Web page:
Piecing Together the Puzzle (Private-Religious)
  1. Strand PHIL.I Definitions of Philanthropy
    1. Standard DP 01. Define Philanthropy
      1. Benchmark E.1 Define philanthropy as the giving and sharing of time, talent, or treasure intended for the common good.
    2. Standard DP 04. Operational Characteristics of Nonprofit Organizations
      1. Benchmark E.1 Describe how citizens organize in response to a need.
  2. Strand PHIL.II Philanthropy and Civil Society
    1. Standard PCS 01. Self, citizenship, and society
      1. Benchmark E.3 Describe a benefit of group cooperation.
    2. Standard PCS 02. Diverse Cultures
      1. Benchmark E.1 Give examples of philanthropic traditions of diverse cultures.
  3. Strand PHIL.III Philanthropy and the Individual
    1. Standard PI 01. Reasons for Individual Philanthropy
      1. Benchmark E.1 Describe one reason why a person might give or volunteer.

This lesson will introduce students to the idea that everyone must play a role in perfecting the world, a concept known in Hebrew as tikkun olam. Modeling the concept of tikkun olam as a collaborative effort will put the overwhelming task within the students’ reach. Students will understand that they too can help shape their surroundings.

Duration: 
PrintOne to two forty minute periods
Objectives: 

The learner will:

  • define tikkun olam and philanthropy.
  • brainstorm ways in which s/he can take part in tikkun olam.
  • collaborate on an effort to illustrate various opportunities for tikkun olam.
Materials: 
  • Student copies of traditional texts regarding tikkun olam (see Handout One and Handout Two)
  • Large self stick notes
  • Poster shaped as large world
  • Large blank puzzle pieces (available at www.jigsawpuzzle.com) Number pieces in order before distributing to students.
  • Large graph paper for School/Home Connection graph
Home Connection: 

Have students take home the list of activities that qualify as tikkun olam. Instruct them to ask five people how many times per month they do each activity and to keep a record of every person’s answer. As a class, make a graph to show which tikkun olam activities are done most often.

Instructions: 
Print
  1. Anticipatory Set:

    Instruct students to close their eyes. Tell them that they are now going to travel to a perfect community. Ask them to visualize what they see around them. Allow students to open eyes and write 2-3 sentences describing their perfect communities. Share responses. Guide students to focus on serious characteristics of perfect communities. Write list on board or paper.

  2. Explain that there is a Jewish concept of tikkun olam which requires everyone to help perfect the world. Define tikkun olam as acts of loving kindness to repair or perfect the world, and explain that it is each person’s responsibility to leave the world a little better than it was when s/he came to it. Tikkun Olam is one form of philanthropy – giving time, talent and treasure, and taking action for the common good.

  3. Share text from Leviticus 19:16 and related commentary regarding tikkun olam (see Handout One).

  4. Ask students to think of three actions that they can do in order to make their perfect world. Distribute three self stick notes per student and instruct them to write each idea on a different one. Have them note if the idea is an example of giving of their time and/or talent and/or treasure.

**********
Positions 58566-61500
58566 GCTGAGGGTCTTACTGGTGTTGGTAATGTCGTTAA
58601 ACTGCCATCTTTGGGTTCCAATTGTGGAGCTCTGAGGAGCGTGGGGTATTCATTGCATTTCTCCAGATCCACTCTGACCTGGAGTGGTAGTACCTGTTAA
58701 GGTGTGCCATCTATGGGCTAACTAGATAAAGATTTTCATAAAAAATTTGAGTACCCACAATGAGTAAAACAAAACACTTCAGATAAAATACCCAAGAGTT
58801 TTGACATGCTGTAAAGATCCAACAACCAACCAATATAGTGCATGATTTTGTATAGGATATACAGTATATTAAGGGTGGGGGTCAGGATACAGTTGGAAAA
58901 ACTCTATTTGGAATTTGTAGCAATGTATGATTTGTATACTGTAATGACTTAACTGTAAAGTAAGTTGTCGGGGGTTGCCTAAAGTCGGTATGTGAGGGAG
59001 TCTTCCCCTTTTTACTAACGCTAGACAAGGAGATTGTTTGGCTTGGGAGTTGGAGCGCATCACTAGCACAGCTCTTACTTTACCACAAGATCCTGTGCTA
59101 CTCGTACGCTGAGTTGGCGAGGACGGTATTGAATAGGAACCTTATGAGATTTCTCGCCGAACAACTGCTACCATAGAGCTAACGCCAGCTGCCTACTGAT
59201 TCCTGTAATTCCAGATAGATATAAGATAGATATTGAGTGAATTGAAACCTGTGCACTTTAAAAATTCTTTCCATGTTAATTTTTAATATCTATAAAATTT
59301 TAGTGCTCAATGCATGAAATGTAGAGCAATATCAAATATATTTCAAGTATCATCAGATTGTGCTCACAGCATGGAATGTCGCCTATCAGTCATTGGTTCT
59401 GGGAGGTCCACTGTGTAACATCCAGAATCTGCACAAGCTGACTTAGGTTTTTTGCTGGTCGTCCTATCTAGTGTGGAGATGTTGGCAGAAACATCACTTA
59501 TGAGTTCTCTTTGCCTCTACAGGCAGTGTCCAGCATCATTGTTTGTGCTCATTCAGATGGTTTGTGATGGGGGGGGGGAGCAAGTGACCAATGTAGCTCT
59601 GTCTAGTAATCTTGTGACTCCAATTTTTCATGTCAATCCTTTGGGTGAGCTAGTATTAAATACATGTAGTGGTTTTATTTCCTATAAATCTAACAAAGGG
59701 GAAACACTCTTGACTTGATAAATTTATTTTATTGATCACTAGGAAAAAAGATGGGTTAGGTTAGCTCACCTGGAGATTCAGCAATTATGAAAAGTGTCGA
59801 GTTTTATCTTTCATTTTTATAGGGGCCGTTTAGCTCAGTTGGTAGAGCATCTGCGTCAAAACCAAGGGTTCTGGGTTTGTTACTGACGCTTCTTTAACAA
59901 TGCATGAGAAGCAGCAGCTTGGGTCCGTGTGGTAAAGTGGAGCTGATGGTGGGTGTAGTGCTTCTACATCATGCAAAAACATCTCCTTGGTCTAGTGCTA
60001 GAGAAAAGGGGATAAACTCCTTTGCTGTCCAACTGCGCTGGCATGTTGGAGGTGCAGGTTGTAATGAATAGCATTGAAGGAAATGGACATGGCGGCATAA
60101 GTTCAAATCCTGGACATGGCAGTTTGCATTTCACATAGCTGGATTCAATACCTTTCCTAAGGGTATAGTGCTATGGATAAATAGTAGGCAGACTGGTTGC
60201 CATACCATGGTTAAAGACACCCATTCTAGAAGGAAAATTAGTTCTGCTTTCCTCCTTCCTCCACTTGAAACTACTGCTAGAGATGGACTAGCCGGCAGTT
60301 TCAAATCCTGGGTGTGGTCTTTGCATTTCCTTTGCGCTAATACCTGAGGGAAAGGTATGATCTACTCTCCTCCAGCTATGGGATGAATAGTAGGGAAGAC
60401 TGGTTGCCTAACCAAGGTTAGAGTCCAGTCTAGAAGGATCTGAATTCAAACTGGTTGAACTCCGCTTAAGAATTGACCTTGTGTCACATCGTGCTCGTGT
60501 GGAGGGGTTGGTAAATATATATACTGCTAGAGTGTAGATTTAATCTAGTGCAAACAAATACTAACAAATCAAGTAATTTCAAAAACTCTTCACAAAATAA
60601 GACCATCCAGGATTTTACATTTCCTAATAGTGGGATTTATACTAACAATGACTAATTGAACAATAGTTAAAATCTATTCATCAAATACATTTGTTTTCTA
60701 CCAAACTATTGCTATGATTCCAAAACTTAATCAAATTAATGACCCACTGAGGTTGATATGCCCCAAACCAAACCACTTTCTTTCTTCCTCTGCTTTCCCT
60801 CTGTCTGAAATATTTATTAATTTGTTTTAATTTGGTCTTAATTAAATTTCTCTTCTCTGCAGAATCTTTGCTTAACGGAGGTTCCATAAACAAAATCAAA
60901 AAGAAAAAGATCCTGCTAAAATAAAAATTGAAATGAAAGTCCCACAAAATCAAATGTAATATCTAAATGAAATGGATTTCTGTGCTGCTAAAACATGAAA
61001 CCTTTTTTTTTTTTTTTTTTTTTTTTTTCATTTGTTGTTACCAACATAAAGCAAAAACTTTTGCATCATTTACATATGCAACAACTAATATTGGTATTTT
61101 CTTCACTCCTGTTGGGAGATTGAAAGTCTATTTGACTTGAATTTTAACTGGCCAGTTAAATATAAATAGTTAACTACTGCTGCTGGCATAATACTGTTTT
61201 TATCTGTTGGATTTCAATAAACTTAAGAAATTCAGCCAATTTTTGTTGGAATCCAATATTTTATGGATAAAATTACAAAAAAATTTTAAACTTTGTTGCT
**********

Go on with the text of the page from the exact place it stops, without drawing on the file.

5. Have students share their ideas and post their notes on the poster shaped like a large globe. Ask one student to act as a recorder and to make a list of all tasks mentioned. This list can later be sent home to complete the school/home connection activity.

  6. Ask learners if they think tikkum olam is an easy or hard task. Ask them to raise their hands if they think they can do it themselves. Ask them to raise their hands if they think it would be better to work with someone else. Have some volunteers explain why this might be true.

  7. Explain that tikkun olam is a collaborative effort because all people work on repairing the world together.

  8. Introduce the text from Pirkei Avot (See Handout Two) and allow students to answer the question on the worksheet. After hearing their thoughts, explain that many commentaries explain that Rabbi Tarfon is talking about the task of serving God and perfecting the world. He is saying that there is a lot to be done and each person has a limited amount of time to do it. He concludes that it is no single person’s responsibility to perfect the entire world, but everyone must do whatever they can. Note: Pirkei Avot, translated as Ethics of Our Fathers, is a compilation of sayings by rabbis during the Mishnaic era regarding ethics.

  9. Compare this concept to a jigsaw puzzle where every piece seems small but, in reality, is of fundamental importance for finishing the task. So too, every kind act that a person does is of fundamental importance because, when put together, these acts perfect the world.

  10. Give each student 3-4 attached puzzle pieces and tell them that we will collaborate to illustrate the concept of tikkun olam. Instruct them to choose one activity that was listed as being helpful to perfect the world and make a picture on their puzzle pieces.

  11. Have students assemble puzzle and write the quote from Pirkei Avot in the middle. (Each student can write a few of words.)

Assessment: 

Instruct students to pick one activity that was illustrated which they either do or would like to do and write a paragraph about how this activity is tikkun olam. Assess whether or not their paragraphs demonstrate an understanding of the concept of tikkun olam.